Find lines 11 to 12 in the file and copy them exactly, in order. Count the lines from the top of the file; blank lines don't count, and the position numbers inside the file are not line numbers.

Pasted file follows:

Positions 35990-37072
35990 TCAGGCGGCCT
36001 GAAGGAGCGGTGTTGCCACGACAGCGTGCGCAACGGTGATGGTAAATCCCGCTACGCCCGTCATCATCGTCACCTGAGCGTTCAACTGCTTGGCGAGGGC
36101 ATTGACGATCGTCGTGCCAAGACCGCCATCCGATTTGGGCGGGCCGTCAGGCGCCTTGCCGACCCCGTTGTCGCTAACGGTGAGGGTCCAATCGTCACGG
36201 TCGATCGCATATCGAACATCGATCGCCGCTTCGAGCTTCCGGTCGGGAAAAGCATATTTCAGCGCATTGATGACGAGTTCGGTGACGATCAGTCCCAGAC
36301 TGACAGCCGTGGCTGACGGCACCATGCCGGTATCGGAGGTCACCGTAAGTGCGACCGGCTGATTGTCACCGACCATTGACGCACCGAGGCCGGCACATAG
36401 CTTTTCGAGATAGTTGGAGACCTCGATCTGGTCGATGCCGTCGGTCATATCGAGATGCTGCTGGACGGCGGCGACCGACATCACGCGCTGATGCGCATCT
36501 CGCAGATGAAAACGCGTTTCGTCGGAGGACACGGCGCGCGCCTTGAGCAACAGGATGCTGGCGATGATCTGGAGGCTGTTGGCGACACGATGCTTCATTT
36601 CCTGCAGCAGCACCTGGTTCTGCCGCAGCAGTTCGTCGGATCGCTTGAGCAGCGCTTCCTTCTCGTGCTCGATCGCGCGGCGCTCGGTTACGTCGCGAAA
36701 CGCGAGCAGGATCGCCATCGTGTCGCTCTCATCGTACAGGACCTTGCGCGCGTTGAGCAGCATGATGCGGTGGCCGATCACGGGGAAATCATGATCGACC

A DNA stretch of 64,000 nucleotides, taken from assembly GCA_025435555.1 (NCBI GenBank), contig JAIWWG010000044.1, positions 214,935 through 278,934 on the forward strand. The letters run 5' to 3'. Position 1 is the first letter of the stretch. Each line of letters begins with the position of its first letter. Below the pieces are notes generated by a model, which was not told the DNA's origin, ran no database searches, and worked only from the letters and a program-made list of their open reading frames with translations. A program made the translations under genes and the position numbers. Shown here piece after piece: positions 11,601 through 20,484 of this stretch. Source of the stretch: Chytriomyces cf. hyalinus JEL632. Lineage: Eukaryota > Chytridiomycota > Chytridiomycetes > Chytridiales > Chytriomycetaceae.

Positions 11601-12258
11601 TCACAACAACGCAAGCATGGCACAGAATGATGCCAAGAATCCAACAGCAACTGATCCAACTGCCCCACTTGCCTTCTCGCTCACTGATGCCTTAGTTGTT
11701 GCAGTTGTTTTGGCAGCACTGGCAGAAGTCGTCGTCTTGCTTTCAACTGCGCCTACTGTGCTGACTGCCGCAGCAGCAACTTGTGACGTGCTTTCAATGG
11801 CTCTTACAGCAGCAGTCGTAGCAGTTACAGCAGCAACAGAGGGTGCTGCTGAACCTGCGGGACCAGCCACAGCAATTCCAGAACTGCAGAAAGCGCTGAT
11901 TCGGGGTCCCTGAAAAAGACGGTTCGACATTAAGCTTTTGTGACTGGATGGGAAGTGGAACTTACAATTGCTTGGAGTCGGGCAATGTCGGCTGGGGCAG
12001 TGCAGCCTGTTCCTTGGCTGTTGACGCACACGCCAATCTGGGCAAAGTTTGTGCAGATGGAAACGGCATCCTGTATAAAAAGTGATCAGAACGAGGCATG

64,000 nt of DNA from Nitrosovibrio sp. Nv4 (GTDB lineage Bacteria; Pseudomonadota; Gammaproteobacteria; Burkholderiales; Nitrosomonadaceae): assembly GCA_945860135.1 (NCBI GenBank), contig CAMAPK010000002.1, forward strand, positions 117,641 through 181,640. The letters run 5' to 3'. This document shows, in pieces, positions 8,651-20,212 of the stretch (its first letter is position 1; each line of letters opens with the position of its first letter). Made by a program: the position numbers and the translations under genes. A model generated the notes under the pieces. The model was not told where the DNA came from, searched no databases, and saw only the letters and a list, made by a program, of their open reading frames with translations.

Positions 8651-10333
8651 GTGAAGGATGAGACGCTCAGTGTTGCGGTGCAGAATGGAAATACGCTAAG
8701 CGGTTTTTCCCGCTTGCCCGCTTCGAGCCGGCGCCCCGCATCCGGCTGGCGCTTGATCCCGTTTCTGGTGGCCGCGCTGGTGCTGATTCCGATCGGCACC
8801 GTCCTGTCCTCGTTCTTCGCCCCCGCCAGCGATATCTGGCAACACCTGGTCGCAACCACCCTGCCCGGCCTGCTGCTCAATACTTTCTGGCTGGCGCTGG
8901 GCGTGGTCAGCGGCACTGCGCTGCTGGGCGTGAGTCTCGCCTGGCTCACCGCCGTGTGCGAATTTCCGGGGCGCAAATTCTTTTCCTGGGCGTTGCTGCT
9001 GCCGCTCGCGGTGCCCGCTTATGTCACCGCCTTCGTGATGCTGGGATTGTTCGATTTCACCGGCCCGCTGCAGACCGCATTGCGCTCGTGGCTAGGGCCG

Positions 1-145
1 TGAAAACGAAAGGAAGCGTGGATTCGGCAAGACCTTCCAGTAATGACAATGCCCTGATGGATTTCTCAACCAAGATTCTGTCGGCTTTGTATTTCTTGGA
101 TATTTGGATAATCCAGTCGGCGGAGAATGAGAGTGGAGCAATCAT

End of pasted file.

A DNA stretch of 64,000 nucleotides, taken from assembly GCA_025435555.1 (NCBI GenBank), contig JAIWWG010000044.1, positions 214,935 through 278,934 on the forward strand. The letters run 5' to 3'. Position 1 is the first letter of the stretch. Each line of letters begins with the position of its first letter. Below the pieces are notes generated by a model, which was not told the DNA's origin, ran no database searches, and worked only from the letters and a program-made list of their open reading frames with translations. A program made the translations under genes and the position numbers. Shown here piece after piece: positions 11,601 through 20,484 of this stretch. Source of the stretch: Chytriomyces cf. hyalinus JEL632. Lineage: Eukaryota > Chytridiomycota > Chytridiomycetes > Chytridiales > Chytriomycetaceae.

Positions 11601-12258